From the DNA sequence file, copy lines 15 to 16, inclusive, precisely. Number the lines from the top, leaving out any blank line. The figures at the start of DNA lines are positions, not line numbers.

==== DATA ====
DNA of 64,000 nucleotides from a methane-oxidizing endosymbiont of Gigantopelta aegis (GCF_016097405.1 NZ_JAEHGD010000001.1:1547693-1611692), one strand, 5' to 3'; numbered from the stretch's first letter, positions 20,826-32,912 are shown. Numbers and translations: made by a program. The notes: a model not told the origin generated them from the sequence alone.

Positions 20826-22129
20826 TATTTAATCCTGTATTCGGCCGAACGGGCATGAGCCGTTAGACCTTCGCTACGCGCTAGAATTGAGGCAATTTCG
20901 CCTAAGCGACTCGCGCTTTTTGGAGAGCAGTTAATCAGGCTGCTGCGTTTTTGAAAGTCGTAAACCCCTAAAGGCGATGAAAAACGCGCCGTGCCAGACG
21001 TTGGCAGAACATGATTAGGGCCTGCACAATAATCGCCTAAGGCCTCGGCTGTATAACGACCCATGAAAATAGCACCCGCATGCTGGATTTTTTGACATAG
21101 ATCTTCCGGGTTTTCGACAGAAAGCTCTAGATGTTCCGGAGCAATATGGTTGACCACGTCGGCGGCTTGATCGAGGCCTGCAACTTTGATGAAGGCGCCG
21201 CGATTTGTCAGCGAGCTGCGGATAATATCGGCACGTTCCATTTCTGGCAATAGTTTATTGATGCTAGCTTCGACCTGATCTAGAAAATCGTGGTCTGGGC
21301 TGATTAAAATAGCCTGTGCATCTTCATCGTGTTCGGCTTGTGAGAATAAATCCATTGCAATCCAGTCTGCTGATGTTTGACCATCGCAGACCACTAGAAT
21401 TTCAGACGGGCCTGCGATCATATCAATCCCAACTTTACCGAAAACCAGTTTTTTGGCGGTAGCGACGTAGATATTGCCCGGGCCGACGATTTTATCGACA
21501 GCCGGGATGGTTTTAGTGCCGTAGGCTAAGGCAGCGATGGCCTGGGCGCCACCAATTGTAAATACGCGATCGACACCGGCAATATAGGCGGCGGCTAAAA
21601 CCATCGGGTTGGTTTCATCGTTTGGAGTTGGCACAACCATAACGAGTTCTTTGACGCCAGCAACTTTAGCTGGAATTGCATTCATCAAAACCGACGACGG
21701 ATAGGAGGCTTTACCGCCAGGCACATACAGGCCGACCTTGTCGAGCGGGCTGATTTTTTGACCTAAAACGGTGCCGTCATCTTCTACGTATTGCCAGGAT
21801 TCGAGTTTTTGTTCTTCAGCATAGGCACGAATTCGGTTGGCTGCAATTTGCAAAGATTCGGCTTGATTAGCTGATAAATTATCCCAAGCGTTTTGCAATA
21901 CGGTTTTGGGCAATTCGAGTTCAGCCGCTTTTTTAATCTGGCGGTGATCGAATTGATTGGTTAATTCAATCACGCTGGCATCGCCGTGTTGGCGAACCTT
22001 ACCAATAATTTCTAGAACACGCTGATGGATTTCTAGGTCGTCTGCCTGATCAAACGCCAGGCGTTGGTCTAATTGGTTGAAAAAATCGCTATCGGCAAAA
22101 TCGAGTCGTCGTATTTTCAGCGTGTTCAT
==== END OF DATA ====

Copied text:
22001 ACCAATAATTTCTAGAACACGCTGATGGATTTCTAGGTCGTCTGCCTGATCAAACGCCAGGCGTTGGTCTAATTGGTTGAAAAAATCGCTATCGGCAAAA
22101 TCGAGTCGTCGTATTTTCAGCGTGTTCAT